God’s Kingdom & Secular Government

Jesus taught us to pray, “Thy kingdom come, they will be done on earth as it is in heaven.” This raises the question of what is the nature of God’s kingdom on earth.

In thinking about this in the aftermath of the 2016 U.S. presidential election, we can be certain that God’s kingdom isn’t a political domain ruled by an earthly monarch. Jesus made this clear in the wilderness when he rejected the devil’s offer to rule over all the kingdoms of the world (Matthew 4:8-10). For his disciples Jesus contrasted Gentile rulers who exercise authority by ordering people around with a different approach: “Whoever wants to be great among you will be your servant” (Mark 10:42-45).

Rather God’s kingdom on earth is a way of life based upon experiencing God’s presence in daily living, in loving both neighbor and enemy, by practicing forgiveness, offering mercy, seeking justice, and acting as peacemaker.

That is not to say that role of government is inconsequential. In the founding documents of American democracy the Declaration of Independence states that governments are instituted to secure the rights of “Life, Liberty and the pursuit of Happiness.” The Preamble of the U.S. Constitution specifies the following purposes: “form a more perfect Union, establish Justice, insure domestic Tranquility, provide for the common defence, promote the general Welfare, and secure the Blessings of Liberty.”

Accordingly we can use our governments as instruments for achieving features of God’s kingdom on earth including freedom of association, equal rights before the law, social and economic justice for all. We can remember that in Jesus’ allegory of the Last Judgment (Matthew 25:31-46), it is nations who gathered before the judgment throne. They are judged by how well they have fed the hungry, given drink to the thirsty, welcomed strangers (read immigrants), clothed the naked, taken care of the sick, and visited prisoners. Given emphasis upon mercy throughout the Bible, we can add restorative justice as another concern. We can also recognize the importance of freedom with a biblical heritage going back to Moses appearance before Pharaoh demanding, “Let my people go!”

Thus, although God’s kingdom on earth isn’t a political domain as such, our governments have relevance in advancing the cause of God’s kingdom.

 Howard W. Hallman lives in Gaithersburg, Maryland. He is author of Living in God’s Kingdom: Here and Now, available from Amazon.

Showing Mercy to Adversaries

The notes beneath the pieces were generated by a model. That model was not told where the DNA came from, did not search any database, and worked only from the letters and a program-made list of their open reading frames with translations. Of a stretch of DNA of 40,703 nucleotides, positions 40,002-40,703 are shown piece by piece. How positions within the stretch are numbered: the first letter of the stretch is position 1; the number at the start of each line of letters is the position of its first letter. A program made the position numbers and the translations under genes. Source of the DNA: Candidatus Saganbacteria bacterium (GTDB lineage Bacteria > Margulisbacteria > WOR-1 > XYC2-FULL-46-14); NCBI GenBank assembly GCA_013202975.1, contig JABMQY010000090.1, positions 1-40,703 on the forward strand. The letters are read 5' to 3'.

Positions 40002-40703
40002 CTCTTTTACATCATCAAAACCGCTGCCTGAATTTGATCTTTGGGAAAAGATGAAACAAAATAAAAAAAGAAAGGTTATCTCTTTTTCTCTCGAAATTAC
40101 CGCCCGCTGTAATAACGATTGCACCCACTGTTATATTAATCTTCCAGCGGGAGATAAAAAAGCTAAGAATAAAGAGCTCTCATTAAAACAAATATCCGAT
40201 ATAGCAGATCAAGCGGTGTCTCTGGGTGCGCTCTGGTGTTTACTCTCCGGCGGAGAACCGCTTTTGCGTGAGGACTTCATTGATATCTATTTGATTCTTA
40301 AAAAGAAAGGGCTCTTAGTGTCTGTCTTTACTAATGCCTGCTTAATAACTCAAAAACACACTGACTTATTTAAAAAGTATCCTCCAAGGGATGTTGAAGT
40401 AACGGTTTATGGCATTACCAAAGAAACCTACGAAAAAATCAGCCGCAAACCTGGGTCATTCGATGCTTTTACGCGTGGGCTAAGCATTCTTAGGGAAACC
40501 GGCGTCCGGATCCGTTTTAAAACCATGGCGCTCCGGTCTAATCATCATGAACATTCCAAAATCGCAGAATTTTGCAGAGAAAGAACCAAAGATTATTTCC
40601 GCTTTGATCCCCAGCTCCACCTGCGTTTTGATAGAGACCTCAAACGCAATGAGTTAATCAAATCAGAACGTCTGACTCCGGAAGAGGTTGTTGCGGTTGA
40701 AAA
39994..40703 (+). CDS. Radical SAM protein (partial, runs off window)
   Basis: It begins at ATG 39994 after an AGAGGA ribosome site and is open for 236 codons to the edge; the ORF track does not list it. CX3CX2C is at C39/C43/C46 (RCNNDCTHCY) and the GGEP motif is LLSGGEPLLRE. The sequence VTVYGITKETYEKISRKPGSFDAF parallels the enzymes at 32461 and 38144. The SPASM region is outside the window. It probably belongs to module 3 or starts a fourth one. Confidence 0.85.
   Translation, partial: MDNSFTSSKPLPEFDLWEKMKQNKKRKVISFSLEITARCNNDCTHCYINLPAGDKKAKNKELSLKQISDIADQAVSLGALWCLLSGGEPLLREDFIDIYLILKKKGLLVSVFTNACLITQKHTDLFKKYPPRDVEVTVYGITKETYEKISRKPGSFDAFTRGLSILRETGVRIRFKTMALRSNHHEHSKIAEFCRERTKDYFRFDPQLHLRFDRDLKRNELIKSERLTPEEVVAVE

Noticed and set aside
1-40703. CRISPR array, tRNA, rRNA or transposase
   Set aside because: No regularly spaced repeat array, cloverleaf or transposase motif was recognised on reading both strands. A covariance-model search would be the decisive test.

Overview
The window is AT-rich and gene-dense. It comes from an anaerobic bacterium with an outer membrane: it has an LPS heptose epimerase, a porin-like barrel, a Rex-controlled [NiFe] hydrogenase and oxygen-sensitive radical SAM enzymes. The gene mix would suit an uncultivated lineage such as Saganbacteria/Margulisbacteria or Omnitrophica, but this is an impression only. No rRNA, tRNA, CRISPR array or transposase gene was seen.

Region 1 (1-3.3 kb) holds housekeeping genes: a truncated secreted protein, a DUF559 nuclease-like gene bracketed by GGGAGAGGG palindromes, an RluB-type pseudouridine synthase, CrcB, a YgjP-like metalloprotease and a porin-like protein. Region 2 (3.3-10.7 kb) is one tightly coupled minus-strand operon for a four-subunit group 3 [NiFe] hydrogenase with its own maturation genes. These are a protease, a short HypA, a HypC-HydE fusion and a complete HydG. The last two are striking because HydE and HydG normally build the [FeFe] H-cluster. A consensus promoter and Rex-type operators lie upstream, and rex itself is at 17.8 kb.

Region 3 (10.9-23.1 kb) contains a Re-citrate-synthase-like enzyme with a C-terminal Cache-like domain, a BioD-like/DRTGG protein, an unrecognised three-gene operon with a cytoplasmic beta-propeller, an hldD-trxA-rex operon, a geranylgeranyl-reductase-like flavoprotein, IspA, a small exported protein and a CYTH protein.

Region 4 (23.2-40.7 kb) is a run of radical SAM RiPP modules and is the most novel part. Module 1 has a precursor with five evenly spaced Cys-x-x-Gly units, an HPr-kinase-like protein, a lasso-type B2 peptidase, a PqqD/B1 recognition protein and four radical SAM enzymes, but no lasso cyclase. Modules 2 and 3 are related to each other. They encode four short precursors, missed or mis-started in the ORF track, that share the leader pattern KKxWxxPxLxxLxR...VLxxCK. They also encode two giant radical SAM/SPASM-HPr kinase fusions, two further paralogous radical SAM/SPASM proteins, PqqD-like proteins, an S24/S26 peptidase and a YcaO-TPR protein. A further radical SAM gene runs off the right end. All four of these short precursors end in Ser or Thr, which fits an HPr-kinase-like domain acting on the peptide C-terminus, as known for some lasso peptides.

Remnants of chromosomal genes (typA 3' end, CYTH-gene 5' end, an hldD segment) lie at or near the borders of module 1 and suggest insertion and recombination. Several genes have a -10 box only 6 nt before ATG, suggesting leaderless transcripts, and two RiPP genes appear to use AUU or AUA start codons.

An important expression of mercy is showing forbearance to our adversaries. This follows Jesus’ teaching, “Be merciful, just as your Father is merciful” (Luke 6:36). As we want God to have mercy on us for our transgressions, we should also show mercy to persons who have offended us.

When we offer mercy in this manner, we recognize the wisdom of Portia’s speech in William Shakespeare’s Merchant of Venice (Act IV, Scene I):

The quality of mercy is not strain’d,
It droppeth as the gentle rain from heaven
Upon the place beneath: it is twice blest;
It blesseth him that gives, and him that takes:

It is an attribute to God himself;
And earthly power doth then show likest God’s
When mercy seasons justice.

We can add Jesus’ beatitude: “Blessed are the merciful, for they will receive mercy” (Matthew 5:7).

Health Benefits of Forgiveness

Forgiveness restores right relationships between individuals. In addition, forgiveness has health benefits for the person who forgives. This is shown in a book on The Power of Forgiveness by Kenneth Briggs (Fortress Press, 2008). He notes, “The most solid result is that forgiving yourself and others can be a bonanza for your heart and your blood vessels. Blood pressure goes down, therefore easing the workload on the cardio-pumper” ( p. 42).

Kathleen Lawler-Row, a professor of psychology, confirmed this finding in her studies. She reports: “The more forgiving people have lower blood pressure.  They are less aroused during stress. They recover from thinking about this [betrayal] experience more quickly.  When we look at survey samples and a variety of measures of health and fatigue, sleep, physical symptoms, number of medications, in every case the more forgiving the person the better the health” (Briggs, p. 46).